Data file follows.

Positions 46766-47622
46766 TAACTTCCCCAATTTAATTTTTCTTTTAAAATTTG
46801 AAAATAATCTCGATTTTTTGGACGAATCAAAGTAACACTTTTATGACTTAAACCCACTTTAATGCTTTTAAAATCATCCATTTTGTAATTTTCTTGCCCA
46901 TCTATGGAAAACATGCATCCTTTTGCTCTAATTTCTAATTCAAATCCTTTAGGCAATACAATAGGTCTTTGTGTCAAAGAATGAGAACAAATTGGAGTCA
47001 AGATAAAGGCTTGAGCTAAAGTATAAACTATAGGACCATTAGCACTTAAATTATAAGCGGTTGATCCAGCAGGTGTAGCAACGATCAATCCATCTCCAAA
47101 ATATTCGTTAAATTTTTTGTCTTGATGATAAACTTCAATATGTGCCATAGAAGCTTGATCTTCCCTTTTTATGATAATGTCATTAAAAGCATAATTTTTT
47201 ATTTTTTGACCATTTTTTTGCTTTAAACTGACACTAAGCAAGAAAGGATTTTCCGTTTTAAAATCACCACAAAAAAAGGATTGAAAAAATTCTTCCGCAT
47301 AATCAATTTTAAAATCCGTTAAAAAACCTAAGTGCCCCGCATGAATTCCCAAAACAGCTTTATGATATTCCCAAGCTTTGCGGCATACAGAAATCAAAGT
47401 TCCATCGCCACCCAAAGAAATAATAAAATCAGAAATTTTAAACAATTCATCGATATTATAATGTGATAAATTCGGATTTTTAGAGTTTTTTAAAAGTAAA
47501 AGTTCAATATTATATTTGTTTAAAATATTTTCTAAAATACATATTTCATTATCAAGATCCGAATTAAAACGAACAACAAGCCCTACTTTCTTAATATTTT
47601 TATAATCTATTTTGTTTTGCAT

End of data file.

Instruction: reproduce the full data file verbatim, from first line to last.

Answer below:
Positions 46766-47622
46766 TAACTTCCCCAATTTAATTTTTCTTTTAAAATTTG
46801 AAAATAATCTCGATTTTTTGGACGAATCAAAGTAACACTTTTATGACTTAAACCCACTTTAATGCTTTTAAAATCATCCATTTTGTAATTTTCTTGCCCA
46901 TCTATGGAAAACATGCATCCTTTTGCTCTAATTTCTAATTCAAATCCTTTAGGCAATACAATAGGTCTTTGTGTCAAAGAATGAGAACAAATTGGAGTCA
47001 AGATAAAGGCTTGAGCTAAAGTATAAACTATAGGACCATTAGCACTTAAATTATAAGCGGTTGATCCAGCAGGTGTAGCAACGATCAATCCATCTCCAAA
47101 ATATTCGTTAAATTTTTTGTCTTGATGATAAACTTCAATATGTGCCATAGAAGCTTGATCTTCCCTTTTTATGATAATGTCATTAAAAGCATAATTTTTT
47201 ATTTTTTGACCATTTTTTTGCTTTAAACTGACACTAAGCAAGAAAGGATTTTCCGTTTTAAAATCACCACAAAAAAAGGATTGAAAAAATTCTTCCGCAT
47301 AATCAATTTTAAAATCCGTTAAAAAACCTAAGTGCCCCGCATGAATTCCCAAAACAGCTTTATGATATTCCCAAGCTTTGCGGCATACAGAAATCAAAGT
47401 TCCATCGCCACCCAAAGAAATAATAAAATCAGAAATTTTAAACAATTCATCGATATTATAATGTGATAAATTCGGATTTTTAGAGTTTTTTAAAAGTAAA
47501 AGTTCAATATTATATTTGTTTAAAATATTTTCTAAAATACATATTTCATTATCAAGATCCGAATTAAAACGAACAACAAGCCCTACTTTCTTAATATTTT
47601 TATAATCTATTTTGTTTTGCAT